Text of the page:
Far Off eBook

This eBook from the Gutenberg Project consists of approximately 246 pages of information about Far Off.

But there is one great evil both in Sydney and in Adelaide, which is the dust blown from the desert, and which almost chokes the inhabitants.  If there were more rain in Australia, there would be less dust.

Australia is divided into three parts:—­

    I. New South Wales.  Capital, Sydney. 
    II.  Western Australia.  Capital, Perth. 
    III.  South Australia.  Capital, Adelaide.

   [13] The Australian mountains are about seven thousand feet high.


This island is as cool as Great Britain; yet it is not a pleasant land to live in; for it is filled with convicts.  There are no natives there now; they died away gradually, except a few, who were taken by the English to a small island near, called “Flinder’s Island.”  They were taken there that they might be safe; yet they never ceased to sigh, and to cry after their native land.


Many travellers have tried to see the land in the midst of Australia, but hitherto they have not succeeded.  After going a little way, they have been obliged to return, and why?  Because they have found no water.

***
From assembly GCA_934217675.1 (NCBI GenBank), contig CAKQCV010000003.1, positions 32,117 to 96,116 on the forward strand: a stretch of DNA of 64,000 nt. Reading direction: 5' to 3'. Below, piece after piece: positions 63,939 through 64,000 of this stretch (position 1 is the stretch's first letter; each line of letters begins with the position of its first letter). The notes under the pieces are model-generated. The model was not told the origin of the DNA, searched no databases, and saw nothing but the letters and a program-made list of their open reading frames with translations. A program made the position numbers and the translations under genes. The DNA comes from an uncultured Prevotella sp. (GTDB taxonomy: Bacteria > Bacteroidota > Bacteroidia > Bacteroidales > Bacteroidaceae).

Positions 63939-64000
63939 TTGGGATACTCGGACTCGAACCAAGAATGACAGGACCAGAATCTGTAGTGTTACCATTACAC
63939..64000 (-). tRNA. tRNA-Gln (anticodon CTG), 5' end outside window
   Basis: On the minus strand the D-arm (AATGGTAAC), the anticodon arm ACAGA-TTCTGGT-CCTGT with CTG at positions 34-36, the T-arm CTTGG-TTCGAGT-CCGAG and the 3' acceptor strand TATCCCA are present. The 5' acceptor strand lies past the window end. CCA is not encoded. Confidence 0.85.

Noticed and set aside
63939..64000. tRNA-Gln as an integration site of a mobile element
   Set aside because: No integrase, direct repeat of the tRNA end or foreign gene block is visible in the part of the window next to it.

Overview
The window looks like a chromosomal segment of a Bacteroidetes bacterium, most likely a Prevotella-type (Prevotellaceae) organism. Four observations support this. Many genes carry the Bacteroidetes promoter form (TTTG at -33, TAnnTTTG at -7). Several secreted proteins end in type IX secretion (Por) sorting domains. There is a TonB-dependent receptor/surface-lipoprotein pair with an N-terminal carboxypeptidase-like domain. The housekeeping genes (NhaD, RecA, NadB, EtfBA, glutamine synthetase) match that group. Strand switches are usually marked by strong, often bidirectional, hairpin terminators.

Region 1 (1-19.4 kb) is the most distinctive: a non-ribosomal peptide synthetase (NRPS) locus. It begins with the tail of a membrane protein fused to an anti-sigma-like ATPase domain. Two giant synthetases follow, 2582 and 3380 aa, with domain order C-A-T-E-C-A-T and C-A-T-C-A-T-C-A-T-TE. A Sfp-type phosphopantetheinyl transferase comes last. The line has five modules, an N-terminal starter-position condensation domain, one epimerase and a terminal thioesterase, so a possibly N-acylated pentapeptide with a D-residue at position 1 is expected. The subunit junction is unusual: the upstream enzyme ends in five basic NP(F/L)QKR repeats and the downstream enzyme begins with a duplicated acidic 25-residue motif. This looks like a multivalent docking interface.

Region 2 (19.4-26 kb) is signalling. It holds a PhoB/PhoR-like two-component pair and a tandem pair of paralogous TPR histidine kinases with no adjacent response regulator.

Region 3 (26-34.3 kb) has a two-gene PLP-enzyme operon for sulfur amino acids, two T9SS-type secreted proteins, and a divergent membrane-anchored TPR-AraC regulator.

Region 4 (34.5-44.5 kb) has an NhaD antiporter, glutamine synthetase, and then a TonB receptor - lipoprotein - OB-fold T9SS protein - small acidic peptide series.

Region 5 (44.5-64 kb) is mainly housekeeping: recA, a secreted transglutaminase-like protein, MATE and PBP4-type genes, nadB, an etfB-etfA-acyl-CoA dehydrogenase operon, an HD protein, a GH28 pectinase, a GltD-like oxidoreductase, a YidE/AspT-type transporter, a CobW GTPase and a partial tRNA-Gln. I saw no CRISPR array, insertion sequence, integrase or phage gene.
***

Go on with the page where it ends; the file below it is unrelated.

I will give you an account of the journey of Mr. Eyre.  This traveller wished to go into the midst of the land, but finding he could not, he travelled along the coast, at that part called the Great Bight (or the Great Bay).

He set out from Adelaide with a large party, but various accidents occurred by the way, and at last he found himself with only one Englishman, and three native boys.  The eldest was almost a man.  His name was Wylie, and he was a good-tempered, lively youth.  The second was named Neramberein.  I shall have nothing good to relate of him, but a great deal of evil; for he was indeed a very wicked boy.  The youngest was called Cootachah—­a boy who was easily induced to follow bad examples.

Mr. Eyre was the chief person in the party, and his English companion was Mr. Baxter.  Ten horses carried the packages, and six sheep were made to follow, that they might be killed one by one for food.

All these poor animals suffered terribly from want of water.  Sometimes they went a hundred miles without a refreshing draught.  The horses became so weak, that the travellers were unwilling to mount their backs; and as for the sheep, they could scarcely crawl along.

Many ways of getting water were tried.  One way was digging up the roots of trees.  A little,—­a very little,—­water may often be squeezed out of the end of a root; because the root is the mouth of the tree, and sucks up water from the ground.  Another way of getting water was by gathering up the dew in a sponge.  Enough dew to make a cup of tea might sometimes be obtained; but not enough for the poor beasts to have any.  When the travellers, by digging, could make a well, then they were glad indeed; for then the beasts could be refreshed as well as themselves.

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Far Off from Project Gutenberg. Public domain.
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